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Title: 1H NMR Shows Slow Phospholipid Flip-Flop in Gel and Fluid Bilayers

Abstract

We measured the transbilayer diffusion of 1,2-dipalmitoyl-sn-glycero-3-phosphocholine (DPPC) in large unilamellar vesicles, in both the gel (L β') and fluid (L α) phases. The choline resonance of headgroup-protiated DPPC exchanged into the outer leaflet of headgroup-deuterated DPPC-d13 vesicles was monitored using 1H NMR spectroscopy, coupled with the addition of a paramagnetic shift reagent. This allowed us to distinguish between the inner and outer bilayer leaflet of DPPC, to determine the flip-flop rate as a function of temperature. Flip-flop of fluid-phase DPPC exhibited Arrhenius kinetics, from which we determined an activation energy of 122 kJ mol –1. In gel-phase DPPC vesicles, flip-flop was not observed over the course of 250 h. Here, our findings are in contrast to previous studies of solid-supported bilayers, where the reported DPPC translocation rates are at least several orders of magnitude faster than those in vesicles at corresponding temperatures. Finally, we reconcile these differences by proposing a defect-mediated acceleration of lipid translocation in supported bilayers, where long-lived, submicron-sized holes resulting from incomplete surface coverage are the sites of rapid transbilayer movement.

Authors:
ORCiD logo [1];  [2];  [3];  [1];  [4];  [5]; ORCiD logo [1]
  1. Univ. of Graz (Austria). Inst. of Molecular Biosciences, Biophysics Division; BioTechMed-Graz (Austria)
  2. Univ. of Tennessee, Knoxville, TN (United States). Bredesen Center, Dept. of Physics and Astronomy; Oak Ridge National Lab. (ORNL), Oak Ridge, TN (United States). Joint Inst. for Biological Sciences, Biology and Soft Matter Division
  3. Univ. of South Florida, Tampa, FL (United States). Dept. of Physics
  4. Stony Brook Univ., NY (United States). Dept. of Biochemistry and Cell Biology
  5. Univ. of Tennessee, Knoxville, TN (United States). Bredesen Center, Dept. of Physics and Astronomy; Oak Ridge National Lab. (ORNL), Oak Ridge, TN (United States). Biology and Soft Matter Division; Oak Ridge National Lab. (ORNL), Oak Ridge, TN (United States). Shull Wollan Center-A Joint Inst. for Neutron Sciences; Univ. of Tennessee, Knoxville, TN (United States). Dept. of Physics and Astronomy
Publication Date:
Research Org.:
Oak Ridge National Lab. (ORNL), Oak Ridge, TN (United States); Univ. of Tennessee, Knoxville, TN (United States)
Sponsoring Org.:
Austrian Science Fund (FWF); National Science Foundation (NSF); USDOE Office of Science (SC)
OSTI Identifier:
1342412
Alternate Identifier(s):
OSTI ID: 1352553; OSTI ID: 1362240
Grant/Contract Number:
AC05-00OR22725; 7394
Resource Type:
Journal Article: Published Article
Journal Name:
Langmuir
Additional Journal Information:
Journal Volume: 33; Journal Issue: 15; Journal ID: ISSN 0743-7463
Publisher:
American Chemical Society
Country of Publication:
United States
Language:
English
Subject:
37 INORGANIC, ORGANIC, PHYSICAL, AND ANALYTICAL CHEMISTRY; 59 BASIC BIOLOGICAL SCIENCES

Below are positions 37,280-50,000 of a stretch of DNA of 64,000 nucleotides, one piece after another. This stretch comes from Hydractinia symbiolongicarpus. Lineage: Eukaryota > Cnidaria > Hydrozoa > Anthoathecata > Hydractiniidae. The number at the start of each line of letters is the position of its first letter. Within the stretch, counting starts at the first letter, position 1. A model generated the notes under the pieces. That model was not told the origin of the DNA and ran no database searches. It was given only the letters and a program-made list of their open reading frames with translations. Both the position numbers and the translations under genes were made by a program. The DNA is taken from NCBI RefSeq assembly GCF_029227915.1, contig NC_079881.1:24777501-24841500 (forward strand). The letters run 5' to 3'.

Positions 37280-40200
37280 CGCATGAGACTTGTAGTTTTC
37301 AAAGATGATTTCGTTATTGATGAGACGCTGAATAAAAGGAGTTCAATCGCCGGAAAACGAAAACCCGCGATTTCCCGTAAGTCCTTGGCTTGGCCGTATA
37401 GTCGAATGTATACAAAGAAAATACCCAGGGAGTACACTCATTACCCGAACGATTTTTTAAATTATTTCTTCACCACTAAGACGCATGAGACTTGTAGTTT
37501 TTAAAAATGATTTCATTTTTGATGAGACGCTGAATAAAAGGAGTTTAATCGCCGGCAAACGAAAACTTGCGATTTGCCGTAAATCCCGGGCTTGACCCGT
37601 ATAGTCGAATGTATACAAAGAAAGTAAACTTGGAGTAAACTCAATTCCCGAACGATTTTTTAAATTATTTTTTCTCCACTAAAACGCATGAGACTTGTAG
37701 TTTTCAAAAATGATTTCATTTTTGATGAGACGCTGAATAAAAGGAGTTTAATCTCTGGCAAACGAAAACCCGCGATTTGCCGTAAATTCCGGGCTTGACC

Citation Formats

Marquardt, Drew, Heberle, Frederick A., Miti, Tatiana, Eicher, Barbara, London, Erwin, Katsaras, John, and Pabst, Georg. 1H NMR Shows Slow Phospholipid Flip-Flop in Gel and Fluid Bilayers. United States: N. p., 2017. Web. doi:10.1021/acs.langmuir.6b04485.
Marquardt, Drew, Heberle, Frederick A., Miti, Tatiana, Eicher, Barbara, London, Erwin, Katsaras, John, & Pabst, Georg. 1H NMR Shows Slow Phospholipid Flip-Flop in Gel and Fluid Bilayers. United States. doi:10.1021/acs.langmuir.6b04485.
Marquardt, Drew, Heberle, Frederick A., Miti, Tatiana, Eicher, Barbara, London, Erwin, Katsaras, John, and Pabst, Georg. Fri . "1H NMR Shows Slow Phospholipid Flip-Flop in Gel and Fluid Bilayers". United States. doi:10.1021/acs.langmuir.6b04485.
@article{osti_1342412,
title = {1H NMR Shows Slow Phospholipid Flip-Flop in Gel and Fluid Bilayers},
author = {Marquardt, Drew and Heberle, Frederick A. and Miti, Tatiana and Eicher, Barbara and London, Erwin and Katsaras, John and Pabst, Georg},
abstractNote = {We measured the transbilayer diffusion of 1,2-dipalmitoyl-sn-glycero-3-phosphocholine (DPPC) in large unilamellar vesicles, in both the gel (Lβ') and fluid (Lα) phases. The choline resonance of headgroup-protiated DPPC exchanged into the outer leaflet of headgroup-deuterated DPPC-d13 vesicles was monitored using 1H NMR spectroscopy, coupled with the addition of a paramagnetic shift reagent. This allowed us to distinguish between the inner and outer bilayer leaflet of DPPC, to determine the flip-flop rate as a function of temperature. Flip-flop of fluid-phase DPPC exhibited Arrhenius kinetics, from which we determined an activation energy of 122 kJ mol–1. In gel-phase DPPC vesicles, flip-flop was not observed over the course of 250 h. Here, our findings are in contrast to previous studies of solid-supported bilayers, where the reported DPPC translocation rates are at least several orders of magnitude faster than those in vesicles at corresponding temperatures. Finally, we reconcile these differences by proposing a defect-mediated acceleration of lipid translocation in supported bilayers, where long-lived, submicron-sized holes resulting from incomplete surface coverage are the sites of rapid transbilayer movement.},
doi = {10.1021/acs.langmuir.6b04485},
journal = {Langmuir},
number = 15,
volume = 33,
place = {United States},
year = {Fri Jan 20 00:00:00 EST 2017},
month = {Fri Jan 20 00:00:00 EST 2017}
}

Journal Article:
Free Publicly Available Full Text
Publisher's Version of Record at 10.1021/acs.langmuir.6b04485

Citation Metrics:
Cited by: 5works